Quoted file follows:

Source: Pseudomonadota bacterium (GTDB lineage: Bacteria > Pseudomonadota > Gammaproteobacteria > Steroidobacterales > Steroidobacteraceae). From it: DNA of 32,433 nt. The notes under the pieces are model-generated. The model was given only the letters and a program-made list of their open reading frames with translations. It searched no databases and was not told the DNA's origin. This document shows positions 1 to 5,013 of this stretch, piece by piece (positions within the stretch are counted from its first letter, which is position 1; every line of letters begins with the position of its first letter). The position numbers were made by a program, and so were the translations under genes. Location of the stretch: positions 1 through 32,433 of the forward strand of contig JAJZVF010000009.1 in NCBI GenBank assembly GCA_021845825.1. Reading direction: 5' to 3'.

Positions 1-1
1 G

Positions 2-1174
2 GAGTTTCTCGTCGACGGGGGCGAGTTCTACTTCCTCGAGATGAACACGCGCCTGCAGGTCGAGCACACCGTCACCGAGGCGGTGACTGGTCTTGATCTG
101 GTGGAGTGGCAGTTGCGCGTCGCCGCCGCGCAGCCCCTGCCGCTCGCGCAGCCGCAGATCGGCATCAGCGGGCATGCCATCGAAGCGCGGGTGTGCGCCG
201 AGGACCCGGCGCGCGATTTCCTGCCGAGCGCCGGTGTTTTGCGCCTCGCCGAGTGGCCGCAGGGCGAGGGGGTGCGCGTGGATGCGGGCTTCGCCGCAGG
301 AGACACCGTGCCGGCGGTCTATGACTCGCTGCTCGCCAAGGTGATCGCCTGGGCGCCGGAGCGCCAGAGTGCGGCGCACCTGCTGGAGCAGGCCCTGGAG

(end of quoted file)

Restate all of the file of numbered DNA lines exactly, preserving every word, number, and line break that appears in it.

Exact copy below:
Source: Pseudomonadota bacterium (GTDB lineage: Bacteria > Pseudomonadota > Gammaproteobacteria > Steroidobacterales > Steroidobacteraceae). From it: DNA of 32,433 nt. The notes under the pieces are model-generated. The model was given only the letters and a program-made list of their open reading frames with translations. It searched no databases and was not told the DNA's origin. This document shows positions 1 to 5,013 of this stretch, piece by piece (positions within the stretch are counted from its first letter, which is position 1; every line of letters begins with the position of its first letter). The position numbers were made by a program, and so were the translations under genes. Location of the stretch: positions 1 through 32,433 of the forward strand of contig JAJZVF010000009.1 in NCBI GenBank assembly GCA_021845825.1. Reading direction: 5' to 3'.

Positions 1-1
1 G

Positions 2-1174
2 GAGTTTCTCGTCGACGGGGGCGAGTTCTACTTCCTCGAGATGAACACGCGCCTGCAGGTCGAGCACACCGTCACCGAGGCGGTGACTGGTCTTGATCTG
101 GTGGAGTGGCAGTTGCGCGTCGCCGCCGCGCAGCCCCTGCCGCTCGCGCAGCCGCAGATCGGCATCAGCGGGCATGCCATCGAAGCGCGGGTGTGCGCCG
201 AGGACCCGGCGCGCGATTTCCTGCCGAGCGCCGGTGTTTTGCGCCTCGCCGAGTGGCCGCAGGGCGAGGGGGTGCGCGTGGATGCGGGCTTCGCCGCAGG
301 AGACACCGTGCCGGCGGTCTATGACTCGCTGCTCGCCAAGGTGATCGCCTGGGCGCCGGAGCGCCAGAGTGCGGCGCACCTGCTGGAGCAGGCCCTGGAG